COMMENTS

For a generalized Lucas sequence {U(n)} = {(a^n  b^n)/(a  b)}, where a + b and ab are nonzero coprime integers and (a/b) is not a root of unity, a prime factor of the nth term of some Lucas sequence U(n) is called primitive if it does not divide U(r) for any r < n.
Let P = a + b > 0, Q = ab and D = P^2  4Q = (a  b)^2. In the case a, b are real (equivalently, D > 0), Carmichael shows that, if n <> 1, 2, 6, then U(n) has at least one primitive prime factor not dividing D except U(3) ((P, Q, D) = (1, 2, 9), (1, 1, 5)), U(5) ((P, Q, D) = (1, 1, 5)) and U(12) ((P, Q, D) = (1, 1, 5)).
Voutier determines the cases U(n) has no primitive prime factor for n = 5, 7 <= n <= 30. For n = 5, 7 <= n <= 30, any prime factor of U(n) divides D or U_r for some r < n in the following cases:
U(5): (P, Q, D) = (1, 1, 5)*, (1, 2, 7), (1, 3, 11), (1, 4, 15)*, (2, 11, 40)*, (12, 55, 76), (12, 377, 1364),
U(7): (P, Q, D) = (1, 2, 7)*, (1, 5, 19),
U(8): (P, Q, D) = (1, 2, 7), (2, 7, 24),
U(10): (P, Q, D) = (2, 3, 8), (5, 7, 3), (5, 18, 47),
U(12): (P, Q, D) = (1, 1, 5), (1, 2, 7), (1, 3, 11), (1, 4, 15), (1, 5, 19), (2, 15, 56),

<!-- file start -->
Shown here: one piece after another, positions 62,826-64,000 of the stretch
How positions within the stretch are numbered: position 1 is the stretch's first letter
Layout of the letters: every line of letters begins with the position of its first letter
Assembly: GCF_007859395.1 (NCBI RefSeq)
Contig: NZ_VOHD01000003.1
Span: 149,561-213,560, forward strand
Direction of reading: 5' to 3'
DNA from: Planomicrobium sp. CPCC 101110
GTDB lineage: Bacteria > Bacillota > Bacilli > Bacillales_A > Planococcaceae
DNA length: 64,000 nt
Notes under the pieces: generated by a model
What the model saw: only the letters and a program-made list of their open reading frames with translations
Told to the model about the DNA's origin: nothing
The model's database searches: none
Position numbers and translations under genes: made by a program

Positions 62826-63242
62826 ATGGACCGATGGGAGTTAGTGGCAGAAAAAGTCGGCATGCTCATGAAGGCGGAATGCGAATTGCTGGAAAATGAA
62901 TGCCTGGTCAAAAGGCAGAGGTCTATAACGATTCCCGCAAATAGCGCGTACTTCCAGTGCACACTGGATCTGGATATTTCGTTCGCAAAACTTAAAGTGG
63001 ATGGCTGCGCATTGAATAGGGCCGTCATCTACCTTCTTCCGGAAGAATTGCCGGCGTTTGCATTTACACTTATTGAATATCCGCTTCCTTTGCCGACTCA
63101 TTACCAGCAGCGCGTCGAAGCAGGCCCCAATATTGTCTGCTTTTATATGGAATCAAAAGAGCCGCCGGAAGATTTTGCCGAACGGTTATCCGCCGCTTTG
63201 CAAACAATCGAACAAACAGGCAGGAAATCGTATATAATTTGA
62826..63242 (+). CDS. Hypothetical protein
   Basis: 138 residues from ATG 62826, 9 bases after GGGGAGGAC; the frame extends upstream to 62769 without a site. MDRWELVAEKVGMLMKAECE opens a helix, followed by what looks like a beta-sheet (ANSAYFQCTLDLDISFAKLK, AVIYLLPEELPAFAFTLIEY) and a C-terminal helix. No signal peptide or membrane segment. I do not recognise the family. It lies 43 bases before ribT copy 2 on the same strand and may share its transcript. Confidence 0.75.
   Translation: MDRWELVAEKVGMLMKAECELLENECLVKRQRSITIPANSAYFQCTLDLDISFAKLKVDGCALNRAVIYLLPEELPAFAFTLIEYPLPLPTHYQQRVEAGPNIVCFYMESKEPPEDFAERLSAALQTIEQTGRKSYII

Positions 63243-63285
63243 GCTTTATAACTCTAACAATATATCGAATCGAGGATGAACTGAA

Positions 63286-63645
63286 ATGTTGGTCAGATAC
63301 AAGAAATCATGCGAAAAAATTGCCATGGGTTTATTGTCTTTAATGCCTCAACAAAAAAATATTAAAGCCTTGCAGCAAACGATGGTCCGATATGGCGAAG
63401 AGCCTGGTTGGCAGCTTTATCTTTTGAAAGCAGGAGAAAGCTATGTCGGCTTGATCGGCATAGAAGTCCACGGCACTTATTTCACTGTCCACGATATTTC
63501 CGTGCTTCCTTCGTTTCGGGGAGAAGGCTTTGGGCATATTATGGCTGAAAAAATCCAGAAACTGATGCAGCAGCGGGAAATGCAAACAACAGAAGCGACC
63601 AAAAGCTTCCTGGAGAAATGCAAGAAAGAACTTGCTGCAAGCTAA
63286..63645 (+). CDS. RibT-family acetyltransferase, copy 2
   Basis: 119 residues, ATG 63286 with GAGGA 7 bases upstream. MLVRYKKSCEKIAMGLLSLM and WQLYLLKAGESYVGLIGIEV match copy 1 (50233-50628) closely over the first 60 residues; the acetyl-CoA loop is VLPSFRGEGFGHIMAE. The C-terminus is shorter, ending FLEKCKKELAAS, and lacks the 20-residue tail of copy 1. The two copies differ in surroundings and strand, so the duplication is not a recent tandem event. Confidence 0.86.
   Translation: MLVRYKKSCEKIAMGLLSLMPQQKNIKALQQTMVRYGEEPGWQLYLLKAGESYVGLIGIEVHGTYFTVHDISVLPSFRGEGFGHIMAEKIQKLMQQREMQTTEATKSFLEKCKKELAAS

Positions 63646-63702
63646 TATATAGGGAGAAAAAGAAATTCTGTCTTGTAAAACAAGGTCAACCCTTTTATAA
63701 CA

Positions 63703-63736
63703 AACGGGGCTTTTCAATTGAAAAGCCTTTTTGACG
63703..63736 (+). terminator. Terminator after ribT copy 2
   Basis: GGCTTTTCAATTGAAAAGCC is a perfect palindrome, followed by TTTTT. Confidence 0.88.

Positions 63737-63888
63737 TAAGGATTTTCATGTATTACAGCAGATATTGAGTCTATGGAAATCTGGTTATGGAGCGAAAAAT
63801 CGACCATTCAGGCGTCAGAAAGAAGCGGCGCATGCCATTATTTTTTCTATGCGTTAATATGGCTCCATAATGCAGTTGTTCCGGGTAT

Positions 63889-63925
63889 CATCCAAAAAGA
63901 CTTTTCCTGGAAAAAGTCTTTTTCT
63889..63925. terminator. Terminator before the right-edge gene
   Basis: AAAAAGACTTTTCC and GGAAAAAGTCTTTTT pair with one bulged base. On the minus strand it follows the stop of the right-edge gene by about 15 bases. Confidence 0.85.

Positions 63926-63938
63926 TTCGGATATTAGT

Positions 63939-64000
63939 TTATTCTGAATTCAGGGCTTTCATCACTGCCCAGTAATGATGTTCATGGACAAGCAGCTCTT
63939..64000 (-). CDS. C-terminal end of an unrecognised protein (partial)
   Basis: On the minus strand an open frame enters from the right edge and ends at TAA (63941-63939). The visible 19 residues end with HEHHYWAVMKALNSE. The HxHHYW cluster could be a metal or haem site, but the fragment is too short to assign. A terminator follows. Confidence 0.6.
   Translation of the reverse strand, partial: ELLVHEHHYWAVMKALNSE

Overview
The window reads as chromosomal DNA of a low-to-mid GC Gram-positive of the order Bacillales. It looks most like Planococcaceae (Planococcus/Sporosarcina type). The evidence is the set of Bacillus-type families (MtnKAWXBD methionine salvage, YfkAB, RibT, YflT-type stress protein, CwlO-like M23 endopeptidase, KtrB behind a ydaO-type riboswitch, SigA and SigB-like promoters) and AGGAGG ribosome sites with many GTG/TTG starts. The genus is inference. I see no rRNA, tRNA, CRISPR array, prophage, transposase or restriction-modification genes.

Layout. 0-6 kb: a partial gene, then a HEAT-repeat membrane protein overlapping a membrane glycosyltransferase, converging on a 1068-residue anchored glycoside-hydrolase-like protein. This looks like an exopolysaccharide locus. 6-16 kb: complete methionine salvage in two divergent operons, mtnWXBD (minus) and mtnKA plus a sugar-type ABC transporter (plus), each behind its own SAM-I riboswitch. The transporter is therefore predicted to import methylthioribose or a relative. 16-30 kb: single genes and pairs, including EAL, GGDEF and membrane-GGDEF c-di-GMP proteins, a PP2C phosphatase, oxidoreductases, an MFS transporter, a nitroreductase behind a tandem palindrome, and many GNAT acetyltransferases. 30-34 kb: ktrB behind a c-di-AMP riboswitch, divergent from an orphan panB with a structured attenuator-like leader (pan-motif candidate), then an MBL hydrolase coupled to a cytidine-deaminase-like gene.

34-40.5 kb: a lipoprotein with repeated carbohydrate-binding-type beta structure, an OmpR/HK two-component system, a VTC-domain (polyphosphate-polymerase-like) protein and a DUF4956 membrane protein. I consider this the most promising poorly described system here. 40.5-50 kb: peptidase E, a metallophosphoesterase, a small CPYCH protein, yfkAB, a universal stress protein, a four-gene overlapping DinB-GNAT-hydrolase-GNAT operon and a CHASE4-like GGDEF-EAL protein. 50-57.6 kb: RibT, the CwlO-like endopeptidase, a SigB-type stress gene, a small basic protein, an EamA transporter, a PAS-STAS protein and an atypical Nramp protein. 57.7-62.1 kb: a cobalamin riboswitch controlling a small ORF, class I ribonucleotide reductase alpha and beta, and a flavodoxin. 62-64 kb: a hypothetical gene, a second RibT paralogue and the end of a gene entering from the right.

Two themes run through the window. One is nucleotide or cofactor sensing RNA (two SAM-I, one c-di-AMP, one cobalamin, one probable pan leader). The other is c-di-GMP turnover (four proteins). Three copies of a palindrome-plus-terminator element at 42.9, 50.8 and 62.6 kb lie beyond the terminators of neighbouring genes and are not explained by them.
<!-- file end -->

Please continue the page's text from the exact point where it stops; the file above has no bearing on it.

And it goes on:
U(13), U(18), U(30): (P, Q, D) = (1, 2, 7).
(The symbol * indicates that any prime factor of the corresponding U(n) divides D)
Bilu, Hanrot and Voutier shows that these are all for n = 5, n >= 7. Hence this sequence is complete.
From Jianing Song, Feb 23 2019: (Start)
Let {U(n)} be a generalized Lucas sequence. If p is a prime U(p) has no primitive prime factor, then U(p) = +1. In contrast, if k is a composite number such that U(k) has no primitive prime factor, then U(k) cannot be +1. As a result, the possible solutions to U(k) = +1 for some Lucas sequence are k = 1, 2, 3, 5, 7, 13.
From U(1) = 1, U(2) = P, U(3) = P^2  Q, U(4) = P*(P^2  2*Q), U(6) = P*(P^2  Q)*(P^2  3*Q) we can see that for k = 1, 2, 3, 4, 6, there are infinitely many Lucas sequences such that U(k) has no primitive prime factor. Also, for p = 2, 3, there are infinitely many Lucas sequences such that any prime factor of U(p) divides D.
This sequence lists also numbers k such that E(p) = k has no solution over the primes for some Lucas sequence {U(n)}, where E(p) is the entry point of {U(n)} modulo p, that is, the smallest m > 0 such that p divides U(m). (End)